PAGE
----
Radeon GPU Profiler 1.0.3
A couple of months on from the release of 1.0.2, we’ve fully baked and sliced 1.0.3 for your low-level DX12- and Vulkan-based performance analysis needs. With some of the functionality that RGP is built on being provided by our driver stack, there are a few things that we’d hoped to get into this release that didn’t quite make it due to an accelerated driver release schedule, but there’s still plenty to talk about for both RGP and the developer panel that provides some of the profiling and settings control.
Radeon GPU Profiler
Radeon GPU Profiler first, there’s now access to system information in the UI on Windows (we’re working on Linux support for that but it’s trickier to get right), you can now see GPU time duration information in user marker regions and groups in the Event timing view, and there’s better sync between some event status information in the Event timing and wavefront occupancy views.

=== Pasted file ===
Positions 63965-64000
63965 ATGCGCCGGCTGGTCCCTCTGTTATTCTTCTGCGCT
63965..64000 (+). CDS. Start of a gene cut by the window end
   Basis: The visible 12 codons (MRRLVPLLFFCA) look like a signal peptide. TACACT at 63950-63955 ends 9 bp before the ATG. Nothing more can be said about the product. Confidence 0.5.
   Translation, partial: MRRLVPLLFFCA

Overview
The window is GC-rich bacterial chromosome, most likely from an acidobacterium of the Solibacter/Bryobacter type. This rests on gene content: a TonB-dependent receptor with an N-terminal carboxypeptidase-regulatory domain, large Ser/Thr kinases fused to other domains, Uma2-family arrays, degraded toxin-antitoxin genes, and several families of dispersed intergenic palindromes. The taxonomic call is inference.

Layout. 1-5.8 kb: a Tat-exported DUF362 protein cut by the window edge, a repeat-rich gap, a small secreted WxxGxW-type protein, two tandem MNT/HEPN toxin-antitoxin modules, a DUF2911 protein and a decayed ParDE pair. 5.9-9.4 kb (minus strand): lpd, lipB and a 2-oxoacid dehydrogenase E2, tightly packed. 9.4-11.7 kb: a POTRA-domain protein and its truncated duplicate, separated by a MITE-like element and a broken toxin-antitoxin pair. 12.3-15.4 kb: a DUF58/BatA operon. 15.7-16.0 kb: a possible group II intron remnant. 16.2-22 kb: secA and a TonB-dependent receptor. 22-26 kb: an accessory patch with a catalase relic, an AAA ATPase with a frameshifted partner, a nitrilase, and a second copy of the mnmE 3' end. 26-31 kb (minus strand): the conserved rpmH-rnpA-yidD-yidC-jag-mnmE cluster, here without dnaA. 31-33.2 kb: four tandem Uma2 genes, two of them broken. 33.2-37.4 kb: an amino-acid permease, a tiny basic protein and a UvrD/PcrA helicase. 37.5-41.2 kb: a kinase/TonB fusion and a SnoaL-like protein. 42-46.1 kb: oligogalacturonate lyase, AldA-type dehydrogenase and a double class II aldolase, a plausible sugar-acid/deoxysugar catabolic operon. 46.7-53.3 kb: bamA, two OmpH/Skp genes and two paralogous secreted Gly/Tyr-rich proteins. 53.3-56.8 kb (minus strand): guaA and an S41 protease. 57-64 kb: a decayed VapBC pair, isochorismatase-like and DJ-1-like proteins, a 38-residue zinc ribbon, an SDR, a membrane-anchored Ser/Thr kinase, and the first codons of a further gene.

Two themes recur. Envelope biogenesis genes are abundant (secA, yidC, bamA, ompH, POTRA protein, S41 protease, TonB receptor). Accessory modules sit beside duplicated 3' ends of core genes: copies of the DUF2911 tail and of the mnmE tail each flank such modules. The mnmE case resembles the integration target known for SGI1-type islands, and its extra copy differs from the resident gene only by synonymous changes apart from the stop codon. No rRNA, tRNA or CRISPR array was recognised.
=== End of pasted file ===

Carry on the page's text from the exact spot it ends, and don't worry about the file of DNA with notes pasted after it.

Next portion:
When it comes to usability enhancements, you can now load a profile into RGP by just dragging it onto the RGP executable on Windows, or the open RGP UI on any platform. We also now bring the selected event into the view when using Shift+Left or Shift+Right to jump between them in the wavefront occupancy view. Lastly in the list of nice usability changes worth highlighting, CTRL+T now cycles between time units in any view, so you don’t have to dip into settings to adjust that.
Radeon Developer Panel
Thanks to everyone who asked for a headless version of the Radeon Developer Service. We heard you loud and clear, so now there’s RadeonDeveloperServiceCLI.exe on Windows, and RadeonDeveloperServiceCLI on Linux. We also show you the listening port number in the configuration window just in case you need to know what it is, and we have a fix for drawing the panel properly on lower resolution 720p displays.
As always, you can find out more about RGP, including links to the release binaries on GitHub and the full release notes list, on our product page.